By now I'm sure you have heard of the importance of core training for runners. A strong, stable core helps with posture, form and running economy. But often times I find that many runners associate the term "core" solely with abs, thus their core training consists only of crunches and sit ups.
But the core is more than just the abdominal region, and proper core training involves much more than the aforementioned exercises. The core is defined by the structures that make up the lumbo-pelvic-hip complex, including the lumbar spine, pelvic girdle, abdomen and hip joint. So along with the transverse abdominis (aka your tummy), the muscles you'll want to focus on during core training also include the hamstrings, glutes, hips, lower back and oblique muscles.
Below are a few of the core exercises we have our athletes do here at The Athlete Factory, I prescribe to my Strength2Run clients, and that I too incorporate into my own workout routine to build core strength and stability.
One of my absolute favorite baseline core exercises is the plank. There are several progressions to this exercises, but it is important to master the basic plank before moving on. Begin lying prone with your elbows underneath your shoulders, palms together. Come on to your toes and engaging your abdominal as well as glute muscles, pull your body up, parallel to the ground. Tuck your pelvis towards your rib cage, pulling your belly button towards your spine. Be sure to break steady for the entire hold. Attempt to hold for 20-30 seconds for 3 sets.
[Progressions: Tall Planks with Shoulder Taps, Plank Walk Ups, Elbow Planks with Legs Lifts]
As stated above, core exercises are not just for the abs. Here is a great one to engage your glutes, inner and outer thighs. Begin lying on your back with your knees bent, your arms by your side and your toes pointed up towards the ceiling. Tilt your pelvis towards your rib cage and squeeze your glute muscles as you draw as much of your spine off the ground. Press your hips up high continuing to engage the abs and squeezing the glutes. While doing so, engage the thigh muscles by working hard to keep them parallel to each other. Hold for a 3 count at the top and slowly release to the bottom position. Do 10 reps for 3 sets.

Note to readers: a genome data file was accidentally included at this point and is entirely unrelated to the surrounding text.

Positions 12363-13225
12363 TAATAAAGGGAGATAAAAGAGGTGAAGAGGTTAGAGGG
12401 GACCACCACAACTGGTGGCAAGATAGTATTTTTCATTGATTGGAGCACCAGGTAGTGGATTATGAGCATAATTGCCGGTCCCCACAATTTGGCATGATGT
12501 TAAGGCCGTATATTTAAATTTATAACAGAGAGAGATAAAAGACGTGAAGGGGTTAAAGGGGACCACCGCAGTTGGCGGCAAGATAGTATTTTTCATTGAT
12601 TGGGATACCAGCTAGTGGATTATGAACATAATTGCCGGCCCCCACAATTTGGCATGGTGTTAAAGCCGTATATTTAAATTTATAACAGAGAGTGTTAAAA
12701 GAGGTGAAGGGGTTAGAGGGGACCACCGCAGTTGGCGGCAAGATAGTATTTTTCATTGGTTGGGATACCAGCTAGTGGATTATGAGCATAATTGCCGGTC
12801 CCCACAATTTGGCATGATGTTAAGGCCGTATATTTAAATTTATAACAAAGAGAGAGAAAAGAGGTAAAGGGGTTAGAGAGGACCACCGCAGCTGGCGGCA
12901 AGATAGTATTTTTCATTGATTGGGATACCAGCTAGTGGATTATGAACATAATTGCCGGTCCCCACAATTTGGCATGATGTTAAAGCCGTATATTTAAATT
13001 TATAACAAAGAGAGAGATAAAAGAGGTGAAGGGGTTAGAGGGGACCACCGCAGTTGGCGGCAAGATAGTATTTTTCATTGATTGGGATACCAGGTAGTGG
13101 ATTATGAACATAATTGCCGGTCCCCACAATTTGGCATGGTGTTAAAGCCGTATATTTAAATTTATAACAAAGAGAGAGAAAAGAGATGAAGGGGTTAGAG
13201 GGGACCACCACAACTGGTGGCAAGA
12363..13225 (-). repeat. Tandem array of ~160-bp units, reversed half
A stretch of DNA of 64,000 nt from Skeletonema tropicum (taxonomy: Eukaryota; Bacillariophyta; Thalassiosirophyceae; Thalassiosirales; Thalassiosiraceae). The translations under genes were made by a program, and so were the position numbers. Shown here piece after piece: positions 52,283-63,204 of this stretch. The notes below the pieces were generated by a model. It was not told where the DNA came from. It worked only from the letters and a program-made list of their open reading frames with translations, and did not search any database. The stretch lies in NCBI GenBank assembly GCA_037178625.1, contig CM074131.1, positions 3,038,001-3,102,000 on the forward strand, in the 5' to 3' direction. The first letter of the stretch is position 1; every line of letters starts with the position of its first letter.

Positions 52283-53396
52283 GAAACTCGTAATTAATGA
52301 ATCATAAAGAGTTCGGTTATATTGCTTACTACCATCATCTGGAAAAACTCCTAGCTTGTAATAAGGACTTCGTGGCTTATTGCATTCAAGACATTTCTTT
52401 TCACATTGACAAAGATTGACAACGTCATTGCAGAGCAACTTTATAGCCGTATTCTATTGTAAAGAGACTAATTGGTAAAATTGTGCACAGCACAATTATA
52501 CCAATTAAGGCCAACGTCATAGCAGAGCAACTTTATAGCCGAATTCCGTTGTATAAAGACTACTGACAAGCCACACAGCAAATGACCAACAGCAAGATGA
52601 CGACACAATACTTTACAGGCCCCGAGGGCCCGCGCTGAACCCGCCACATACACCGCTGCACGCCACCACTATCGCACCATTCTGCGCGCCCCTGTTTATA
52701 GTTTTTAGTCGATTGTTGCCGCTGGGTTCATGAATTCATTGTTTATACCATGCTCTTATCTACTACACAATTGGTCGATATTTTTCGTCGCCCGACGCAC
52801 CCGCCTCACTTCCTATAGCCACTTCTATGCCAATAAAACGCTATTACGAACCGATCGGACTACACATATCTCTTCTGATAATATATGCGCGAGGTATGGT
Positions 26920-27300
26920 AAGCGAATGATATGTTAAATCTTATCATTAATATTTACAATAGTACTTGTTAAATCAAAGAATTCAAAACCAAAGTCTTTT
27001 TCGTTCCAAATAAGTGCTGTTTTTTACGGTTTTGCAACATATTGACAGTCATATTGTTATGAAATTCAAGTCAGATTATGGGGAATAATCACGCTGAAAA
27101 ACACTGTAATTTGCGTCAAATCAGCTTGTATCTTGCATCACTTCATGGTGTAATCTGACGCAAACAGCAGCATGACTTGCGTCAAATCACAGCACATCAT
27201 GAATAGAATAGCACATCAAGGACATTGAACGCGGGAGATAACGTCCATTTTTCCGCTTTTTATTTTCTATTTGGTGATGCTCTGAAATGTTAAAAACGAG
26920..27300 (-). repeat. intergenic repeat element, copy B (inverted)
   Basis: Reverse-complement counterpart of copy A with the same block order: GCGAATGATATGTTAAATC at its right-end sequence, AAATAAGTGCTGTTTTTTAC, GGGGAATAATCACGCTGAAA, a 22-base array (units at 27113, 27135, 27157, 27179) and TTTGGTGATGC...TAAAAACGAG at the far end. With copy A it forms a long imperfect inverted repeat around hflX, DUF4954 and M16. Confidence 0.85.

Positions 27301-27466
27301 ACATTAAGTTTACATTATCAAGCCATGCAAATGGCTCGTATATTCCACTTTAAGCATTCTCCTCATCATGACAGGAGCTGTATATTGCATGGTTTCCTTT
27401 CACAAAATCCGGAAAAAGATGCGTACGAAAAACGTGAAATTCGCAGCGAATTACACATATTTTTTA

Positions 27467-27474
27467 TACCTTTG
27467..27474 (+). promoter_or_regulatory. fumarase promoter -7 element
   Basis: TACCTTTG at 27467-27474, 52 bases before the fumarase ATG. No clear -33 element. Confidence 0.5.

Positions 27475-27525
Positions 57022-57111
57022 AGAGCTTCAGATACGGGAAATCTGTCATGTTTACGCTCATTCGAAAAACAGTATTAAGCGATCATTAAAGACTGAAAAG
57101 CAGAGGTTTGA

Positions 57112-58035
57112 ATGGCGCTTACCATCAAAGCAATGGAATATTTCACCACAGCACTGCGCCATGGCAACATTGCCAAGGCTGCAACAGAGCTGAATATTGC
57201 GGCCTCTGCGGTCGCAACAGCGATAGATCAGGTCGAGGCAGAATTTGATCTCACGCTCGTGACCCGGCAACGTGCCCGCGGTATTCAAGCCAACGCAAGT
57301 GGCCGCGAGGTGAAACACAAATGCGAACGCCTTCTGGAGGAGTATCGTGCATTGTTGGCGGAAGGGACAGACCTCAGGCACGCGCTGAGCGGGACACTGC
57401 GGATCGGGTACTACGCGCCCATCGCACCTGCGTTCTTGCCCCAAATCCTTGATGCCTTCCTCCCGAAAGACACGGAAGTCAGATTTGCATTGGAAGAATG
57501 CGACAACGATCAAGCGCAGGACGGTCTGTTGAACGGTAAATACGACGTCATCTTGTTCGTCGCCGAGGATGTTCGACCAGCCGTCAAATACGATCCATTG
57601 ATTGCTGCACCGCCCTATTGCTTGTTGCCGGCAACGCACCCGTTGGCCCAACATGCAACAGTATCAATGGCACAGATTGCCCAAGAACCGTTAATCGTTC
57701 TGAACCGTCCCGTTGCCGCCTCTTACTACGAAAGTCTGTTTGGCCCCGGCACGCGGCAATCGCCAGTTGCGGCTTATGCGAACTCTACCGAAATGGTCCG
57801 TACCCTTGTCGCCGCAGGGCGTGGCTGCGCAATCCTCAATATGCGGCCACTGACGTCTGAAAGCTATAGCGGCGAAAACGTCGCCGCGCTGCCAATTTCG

[Progressions: Single Leg Bridges, Stability Ball Bridge, Bench Hip Thrusters]
Begin in an all-four position with your palms beneath your shoulders and your knees beneath our hips. Draw one arm forward, parallel to the ground and the OPPOSITE leg back and parallel to the ground. With the belly button pulled into your spine and keeping the back flat, pull the knee and elbow together (or at least towards each other, they do not have to touch) then release back to original position of arm and leg extended. Repeat 10x's on one side then perform on the other side for 3 sets each.
[Progressions: Bird Dog Holds, Banded Bird Dogs]
Clam Shells (Band)
Beginners may omit the band while getting used to this exercise and add it in for the challenge. Begin lying one side with shoulders, knees and ankles stacked on top of each other. Draw the knees up in line with the hips so that hips and knees are both at a 90 degree angle. Place top hand on top hip to help keep it in position. Engaging your the outer glute and thigh of the top leg, lift top leg up (keeping ankles together) and squeeze for a 3 count at the top. Slowly return to start position and repeat. Do 10-15 reps on each side for 3 sets.
[Regression: Not Band; Progression: Heavier Resisted Band]
Roll Out (Stability Ball)
This exercise kicks the basic plank up a notch. Begin in a plank position (see above) on a stability ball. Keeping feet in place and engaging abs and glutes, slowly roll the ball forward then slowly return to original position. Do 10-20 reps for 3 sets.
[Progressions: Pot Stirs, V-Presses, Hands on Ball Roll Outs]
Squat Chops (Med Ball)
Begin in a standing position with feet slightly wider than hip distance a part. Holding a light to medium weight medicine ball in front of chest with arms extended straight out, lower hips down and back, weight in to the heels, lowering ball straight beneath body. Return to standing position bringing ball overhead. Repeat 10-15 reps for 3 set.
[Progressions: Heavier Weighted Media Ball, Med Ball Slams]
Of course there are several other exercises and progressions to build a strong, stable core that do not involve trunk flexion (aka crunching), but these are just a few simple movements you can begin incorporating in to your programming. For additional information or guidance on core training, as well as strength and conditioning programming for runners, feel free to contact me today!